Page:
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by Stephen Downes
September 9, 2009

Last Day in Austria

Flying home first thing tomorrow, so there probably won't be a newsletter. Don't forget, the Connectivism and Connective Knowledge course starts Monday - you can sign up here (I've had some traffic outages on the site today, so it it's too busy, try again in a few minutes).
Stephen Downes, Flickr, September 9, 2009 [Link] [Tags: , , ] [Comment]

What do we mean by engagement online?
I'm not sure we need to define "full engagement" but it is helpful to have a discussion of what we mean by the concept. "It ranges from active participation in a group activity, to the subtle and often invisible internal engagement of listening, thinking, or taking and using what one hears from a group and applying it within or outside of that group. One one end you have very visible ways to observe and measure engagement. At the other end you rarely even know it exists." Nancy White, Full Circle Associates, September 9, 2009 [Link] [Tags: none] [Comment]

Howard Rheingold on Essential Media Literacies
From the post: "Increasingly I think the digital divide is less about access to technology and more about the difference between those who know how and those who don't know how," says Howard Rheingold in this video captured by JD Lasica over at "The ability to know has suddenly become the ability to search and the ability to sift" and discern. Unattributed, Spotlight on Digital Media and Learning, September 9, 2009 [Link] [Tags: ] [Comment]

9 presentations on 9/9/09
Nine presentations from various sources. "How appropriate weird that there are nine of them and today is 9/9/09." Janet Clarey, Brandon Hall, September 9, 2009 [Link] [Tags: none] [Comment]

Question of the Day: Are netbooks doomed by the lack of manbags?
I have one word for Nick Jones: Jypsiere. By Hermes. Gary Woodill, Workplace Learning Today, September 9, 2009 [Link] [Tags: none] [Comment]

New E-Textbooks Do More Than Inform: They'll Even Grade You
The Chronicle picks up a McGraw-Hill press release from Tuesday and reports on some new services offered by the publisher, including an online quiz and quiz-marking service. The textbooks, of course, don't grade you - an online application does that. The strategy is clear: "The company is urging professors to require the electronic textbooks for their courses, rather than leave it up to students whether they buy a printed book or an e-textbook." But one wonders how the service would fare against an unbundled competitor: a stand-alone quiz generation and marking service that feeds into institutional LMSs or (perhaps better) SISs. The Chronicle, meanwhile, is quick to leap to the doomsday scenario: "Is it possible that publishers could start selling textbooks that replace the need for going to class altogether?" Or maybe grading could be crowdsourced. Jeffrey R. Young, Chronicle of Higher Education, September 9, 2009 [Link] [Tags: , ] [Comment]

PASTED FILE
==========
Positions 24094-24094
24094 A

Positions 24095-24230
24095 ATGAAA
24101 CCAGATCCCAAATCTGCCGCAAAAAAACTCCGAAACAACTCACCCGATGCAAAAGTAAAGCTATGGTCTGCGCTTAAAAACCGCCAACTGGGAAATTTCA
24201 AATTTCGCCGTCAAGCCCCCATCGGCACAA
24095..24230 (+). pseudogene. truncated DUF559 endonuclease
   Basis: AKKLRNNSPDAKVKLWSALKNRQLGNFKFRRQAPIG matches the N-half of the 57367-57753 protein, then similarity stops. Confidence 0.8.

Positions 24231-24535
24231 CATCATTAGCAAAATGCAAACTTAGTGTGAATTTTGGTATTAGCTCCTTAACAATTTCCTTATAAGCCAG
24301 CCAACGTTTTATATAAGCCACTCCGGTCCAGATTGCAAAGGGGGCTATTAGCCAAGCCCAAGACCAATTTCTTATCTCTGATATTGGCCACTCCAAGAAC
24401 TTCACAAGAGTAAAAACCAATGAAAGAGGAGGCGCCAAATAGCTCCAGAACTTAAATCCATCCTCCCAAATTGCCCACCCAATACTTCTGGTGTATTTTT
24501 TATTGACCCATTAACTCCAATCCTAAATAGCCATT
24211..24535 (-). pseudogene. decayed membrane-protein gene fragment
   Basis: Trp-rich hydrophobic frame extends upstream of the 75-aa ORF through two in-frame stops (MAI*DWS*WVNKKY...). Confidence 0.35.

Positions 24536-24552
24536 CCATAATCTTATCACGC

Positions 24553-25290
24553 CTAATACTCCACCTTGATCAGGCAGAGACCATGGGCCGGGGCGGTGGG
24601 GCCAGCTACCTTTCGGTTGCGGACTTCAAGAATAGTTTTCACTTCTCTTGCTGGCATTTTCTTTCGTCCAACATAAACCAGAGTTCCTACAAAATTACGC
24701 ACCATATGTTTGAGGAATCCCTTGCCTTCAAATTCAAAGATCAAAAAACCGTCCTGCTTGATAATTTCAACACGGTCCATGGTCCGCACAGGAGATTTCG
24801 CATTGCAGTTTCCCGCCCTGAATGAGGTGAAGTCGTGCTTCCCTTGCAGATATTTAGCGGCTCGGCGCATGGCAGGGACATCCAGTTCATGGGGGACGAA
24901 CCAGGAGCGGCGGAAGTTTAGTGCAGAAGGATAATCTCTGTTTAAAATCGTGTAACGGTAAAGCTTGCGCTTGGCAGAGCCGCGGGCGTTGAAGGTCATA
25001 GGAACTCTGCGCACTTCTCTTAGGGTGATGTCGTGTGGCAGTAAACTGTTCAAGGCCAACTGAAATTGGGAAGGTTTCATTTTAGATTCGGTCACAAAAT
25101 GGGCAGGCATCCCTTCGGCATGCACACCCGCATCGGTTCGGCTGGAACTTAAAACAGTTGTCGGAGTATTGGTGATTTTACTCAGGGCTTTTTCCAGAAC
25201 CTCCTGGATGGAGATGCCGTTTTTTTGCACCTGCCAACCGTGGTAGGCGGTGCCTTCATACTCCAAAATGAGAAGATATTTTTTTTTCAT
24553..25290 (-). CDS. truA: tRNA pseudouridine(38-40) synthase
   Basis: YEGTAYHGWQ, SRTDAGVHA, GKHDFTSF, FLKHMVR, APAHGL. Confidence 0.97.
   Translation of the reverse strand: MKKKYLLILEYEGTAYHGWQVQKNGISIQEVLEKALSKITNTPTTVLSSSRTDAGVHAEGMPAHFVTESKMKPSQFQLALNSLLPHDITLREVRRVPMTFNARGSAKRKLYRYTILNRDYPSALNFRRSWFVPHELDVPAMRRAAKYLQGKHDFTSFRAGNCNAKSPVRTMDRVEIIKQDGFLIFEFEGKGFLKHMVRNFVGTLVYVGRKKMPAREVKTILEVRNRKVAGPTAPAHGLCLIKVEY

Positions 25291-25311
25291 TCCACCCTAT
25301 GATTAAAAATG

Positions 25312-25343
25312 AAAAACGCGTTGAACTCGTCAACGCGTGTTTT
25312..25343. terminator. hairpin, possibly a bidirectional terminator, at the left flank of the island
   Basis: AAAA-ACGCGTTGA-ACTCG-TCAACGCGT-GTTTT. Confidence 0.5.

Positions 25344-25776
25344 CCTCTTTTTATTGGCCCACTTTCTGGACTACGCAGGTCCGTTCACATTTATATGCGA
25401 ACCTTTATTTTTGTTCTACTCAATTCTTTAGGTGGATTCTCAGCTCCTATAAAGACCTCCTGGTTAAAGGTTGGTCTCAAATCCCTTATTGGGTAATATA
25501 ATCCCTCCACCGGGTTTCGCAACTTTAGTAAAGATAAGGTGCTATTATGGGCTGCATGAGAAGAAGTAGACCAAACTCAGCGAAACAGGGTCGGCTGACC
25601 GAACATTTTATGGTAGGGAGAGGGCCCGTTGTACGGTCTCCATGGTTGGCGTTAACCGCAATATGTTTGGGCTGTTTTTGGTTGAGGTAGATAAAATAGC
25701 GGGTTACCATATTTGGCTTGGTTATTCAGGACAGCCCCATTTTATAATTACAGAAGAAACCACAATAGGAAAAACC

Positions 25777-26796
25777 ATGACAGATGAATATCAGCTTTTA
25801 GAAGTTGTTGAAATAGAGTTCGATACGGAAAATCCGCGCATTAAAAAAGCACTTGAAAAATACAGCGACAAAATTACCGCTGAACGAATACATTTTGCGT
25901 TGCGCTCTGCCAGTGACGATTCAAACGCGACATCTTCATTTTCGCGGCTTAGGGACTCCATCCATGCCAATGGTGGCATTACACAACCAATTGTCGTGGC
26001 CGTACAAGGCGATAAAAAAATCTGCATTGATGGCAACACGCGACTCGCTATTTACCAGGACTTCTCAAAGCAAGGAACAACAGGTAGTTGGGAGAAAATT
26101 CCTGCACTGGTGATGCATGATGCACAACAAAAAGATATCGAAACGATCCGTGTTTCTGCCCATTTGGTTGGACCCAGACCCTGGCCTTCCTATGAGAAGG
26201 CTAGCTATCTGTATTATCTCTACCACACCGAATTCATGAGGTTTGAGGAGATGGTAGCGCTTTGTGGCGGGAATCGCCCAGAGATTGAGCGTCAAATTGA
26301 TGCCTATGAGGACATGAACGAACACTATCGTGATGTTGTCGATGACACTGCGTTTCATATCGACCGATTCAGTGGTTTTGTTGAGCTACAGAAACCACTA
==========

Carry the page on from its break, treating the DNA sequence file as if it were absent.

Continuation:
The Public Domain: Enclosing the Commons of the Mind
What's interesting about this item isn't so much the book, which has been out for a number of years now, but the experience of reading it on Google Books. So far, the Google search for this book returns the the book website as the first result - one wonders how long this will last. According to Boyle, "The public domain is as vital to innovation and culture as the realm of material protected by intellectual property rights, he asserts, and he calls for a movement akin to the environmental movement to preserve it." James Boyle, Google Books, September 9, 2009 [Link] [Tags: , , , , , ] [Comment]

LazyFeed: 1st Independent RSS Aggregator Declares Support for RSSCloud
Just what the world needed: a faster RSS. "LazyFeed is a service that tracks blog posts by topic and notifies users in real time when new posts of interest from across the web are available. You don't subscribe to RSS feeds in LazyFeed; users select topics manually or the service can suggest topics based on the interests you've already exhibited." Obviously I just have to make my own software compliant with this new feature. Next week. Related: "Fever looks for hot "discussions" across your many feeds. It actually encourages you to add more feeds, even ones you're less interested in following on a regular basis, but consider trusted sources." Marshall Kirkpatrick, ReadWriteWeb, September 9, 2009 [Link] [Tags: , ] [Comment]

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Copyright 2008 Stephen Downes

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